A VPN is a virtual private network. That's not to be confused with a truly private network, where you own the wires all the way from point A to point B, and nobody else can use them. In a VPN, some part of the path from A to B is a public network such as the Internet or the public telephone system. The VPN provider (through judicious use of software) builds a "tunnel" through that public system for your private data traffic.
Say point A is the network at Acme Kazoo corporate headquarters in Missoula, Mont., and point B is the company's distribution center in Fuquay-Varina, N.C.
One option for connecting the two is to lease a line from point to point. Since the line is private, no one else can use it, and Acme always knows how much bandwidth is available. The problem is that such lines are typically paid for by the mile, so the communications bill can add up pretty quickly regardless of whether Acme is actually using the line or not. A VPN offers a cheaper solution. In a VPN, Acme dials up or leases a private connection from the HQ to a local Internet service provider (ISP) in Missoula and forges a similar link from the distribution center to the ISP's hookup in Fuquay-Varina. Those connections are short, local lines. The Internet-which of course levies no distance-based charges-completes the loop between the two points.
To Acme's users at either end, it appears as if they are both on the same local network (although the connection is perhaps a bit slower).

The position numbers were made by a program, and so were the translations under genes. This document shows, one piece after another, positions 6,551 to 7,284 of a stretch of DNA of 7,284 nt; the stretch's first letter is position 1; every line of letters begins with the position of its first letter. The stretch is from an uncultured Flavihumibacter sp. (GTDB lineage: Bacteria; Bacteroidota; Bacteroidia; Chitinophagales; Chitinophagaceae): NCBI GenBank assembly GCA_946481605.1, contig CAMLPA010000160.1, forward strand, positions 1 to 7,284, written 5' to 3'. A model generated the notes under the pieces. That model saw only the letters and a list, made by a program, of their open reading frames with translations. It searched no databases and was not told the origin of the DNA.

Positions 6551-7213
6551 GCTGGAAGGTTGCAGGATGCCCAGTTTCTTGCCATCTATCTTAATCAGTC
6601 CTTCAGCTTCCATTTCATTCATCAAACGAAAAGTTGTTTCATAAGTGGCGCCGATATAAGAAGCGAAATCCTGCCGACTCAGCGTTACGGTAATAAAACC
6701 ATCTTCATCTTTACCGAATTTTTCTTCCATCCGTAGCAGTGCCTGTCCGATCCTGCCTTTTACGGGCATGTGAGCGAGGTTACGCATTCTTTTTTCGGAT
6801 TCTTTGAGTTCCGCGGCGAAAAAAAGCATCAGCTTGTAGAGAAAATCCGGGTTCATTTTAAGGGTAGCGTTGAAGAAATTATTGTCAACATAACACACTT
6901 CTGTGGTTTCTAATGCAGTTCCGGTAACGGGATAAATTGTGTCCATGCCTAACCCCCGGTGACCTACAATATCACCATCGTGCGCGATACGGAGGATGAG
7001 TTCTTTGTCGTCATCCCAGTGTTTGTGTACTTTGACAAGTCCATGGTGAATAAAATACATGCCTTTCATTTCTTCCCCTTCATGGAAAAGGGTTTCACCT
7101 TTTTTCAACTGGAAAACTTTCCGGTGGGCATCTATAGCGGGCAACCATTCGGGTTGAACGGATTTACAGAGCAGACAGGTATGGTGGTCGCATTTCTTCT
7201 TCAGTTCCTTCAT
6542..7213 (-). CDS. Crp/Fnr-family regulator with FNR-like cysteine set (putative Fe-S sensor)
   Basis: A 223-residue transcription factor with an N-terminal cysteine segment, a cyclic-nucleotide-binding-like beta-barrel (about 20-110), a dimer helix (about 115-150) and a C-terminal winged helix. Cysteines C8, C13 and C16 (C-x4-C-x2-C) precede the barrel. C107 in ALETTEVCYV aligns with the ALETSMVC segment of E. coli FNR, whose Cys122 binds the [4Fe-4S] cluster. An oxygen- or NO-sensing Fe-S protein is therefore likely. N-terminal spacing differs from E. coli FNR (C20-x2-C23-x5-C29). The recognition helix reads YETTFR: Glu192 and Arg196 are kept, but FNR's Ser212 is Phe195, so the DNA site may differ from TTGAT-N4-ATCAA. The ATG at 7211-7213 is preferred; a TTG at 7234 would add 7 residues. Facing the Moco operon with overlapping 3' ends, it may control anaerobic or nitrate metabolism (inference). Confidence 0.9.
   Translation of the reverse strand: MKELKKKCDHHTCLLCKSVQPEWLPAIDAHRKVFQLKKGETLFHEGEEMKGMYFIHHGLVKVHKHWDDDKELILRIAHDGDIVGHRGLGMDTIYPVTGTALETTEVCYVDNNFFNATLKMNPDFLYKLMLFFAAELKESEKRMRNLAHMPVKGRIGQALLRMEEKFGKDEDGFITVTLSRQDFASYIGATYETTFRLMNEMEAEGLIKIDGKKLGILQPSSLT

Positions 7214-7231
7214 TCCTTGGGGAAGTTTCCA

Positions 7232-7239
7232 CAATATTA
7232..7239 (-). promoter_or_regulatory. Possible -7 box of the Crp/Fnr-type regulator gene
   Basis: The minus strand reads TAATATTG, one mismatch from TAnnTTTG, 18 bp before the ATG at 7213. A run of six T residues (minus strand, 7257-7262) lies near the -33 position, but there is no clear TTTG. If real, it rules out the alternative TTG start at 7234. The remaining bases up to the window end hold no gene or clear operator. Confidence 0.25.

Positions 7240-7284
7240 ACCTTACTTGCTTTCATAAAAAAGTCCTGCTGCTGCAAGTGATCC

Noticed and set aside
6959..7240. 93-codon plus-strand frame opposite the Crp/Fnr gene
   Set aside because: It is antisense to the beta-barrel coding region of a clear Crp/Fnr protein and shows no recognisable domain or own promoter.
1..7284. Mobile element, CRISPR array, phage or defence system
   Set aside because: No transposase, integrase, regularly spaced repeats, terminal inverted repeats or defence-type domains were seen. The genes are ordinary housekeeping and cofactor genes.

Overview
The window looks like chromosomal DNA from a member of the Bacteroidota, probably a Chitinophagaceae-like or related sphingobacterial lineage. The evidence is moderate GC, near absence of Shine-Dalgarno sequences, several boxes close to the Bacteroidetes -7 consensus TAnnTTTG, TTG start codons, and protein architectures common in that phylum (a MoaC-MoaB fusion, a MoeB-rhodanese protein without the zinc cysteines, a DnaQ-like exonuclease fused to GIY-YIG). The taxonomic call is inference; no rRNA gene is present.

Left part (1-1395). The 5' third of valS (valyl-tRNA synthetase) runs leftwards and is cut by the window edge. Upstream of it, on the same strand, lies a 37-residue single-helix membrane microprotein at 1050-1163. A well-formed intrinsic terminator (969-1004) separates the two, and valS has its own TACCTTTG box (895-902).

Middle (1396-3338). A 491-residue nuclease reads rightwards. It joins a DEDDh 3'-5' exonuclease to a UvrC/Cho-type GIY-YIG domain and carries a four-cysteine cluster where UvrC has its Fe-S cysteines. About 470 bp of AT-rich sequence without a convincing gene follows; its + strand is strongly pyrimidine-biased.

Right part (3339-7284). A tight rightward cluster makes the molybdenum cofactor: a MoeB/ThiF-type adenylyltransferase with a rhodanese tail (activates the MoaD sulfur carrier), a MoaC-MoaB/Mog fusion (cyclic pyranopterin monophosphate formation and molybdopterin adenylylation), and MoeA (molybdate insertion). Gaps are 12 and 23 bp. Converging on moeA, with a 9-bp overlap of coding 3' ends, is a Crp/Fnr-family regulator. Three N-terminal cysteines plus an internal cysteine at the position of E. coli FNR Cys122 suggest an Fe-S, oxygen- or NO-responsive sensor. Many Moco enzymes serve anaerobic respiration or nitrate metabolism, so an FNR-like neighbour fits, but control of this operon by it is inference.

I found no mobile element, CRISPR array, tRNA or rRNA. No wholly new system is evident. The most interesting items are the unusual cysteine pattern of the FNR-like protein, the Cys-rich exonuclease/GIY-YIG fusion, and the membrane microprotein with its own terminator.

The Internet is not the only public network that can provide the long-distance part of the VPN connection. Big telcos have all sorts of public bandwidth available, so VPN seekers have some options. For example, frame relay is a common alternative networking technology for VPNs (but frame relay is a whole 'nother Learning Curve).
I like the part about cheap. But what's the catch? Using Internet and private in the same sentence is a whopper of a contradiction. The corporate world isn't crazy about sending sensitive information over that very public part of a VPN. In practical terms, information passing over the VPN will potentially be routed through several computer systems (servers that are part of the Internet) that are not under the control of the sender. Thus an important part of any VPN is the encryption or protocol that will secure the data stream from prying eyes. (For another look at VPNs, see "The Bargain Hunter's Guide to Global Networking," CIO Section 1, April 1, 1999.) Also, the Internet is quite flaky in terms of providing consistent, reliable bandwidth and performance. If you lease or buy a private network, that means no one else is using it and all the bandwidth stands ready for your use. Data running over the Internet, on the other hand, can sometimes run into traffic jams as it competes with usage by other people and companies.
Join the CIO Australia group on LinkedIn. The group is open to CIOs, IT Directors, COOs, CTOs and senior IT managers.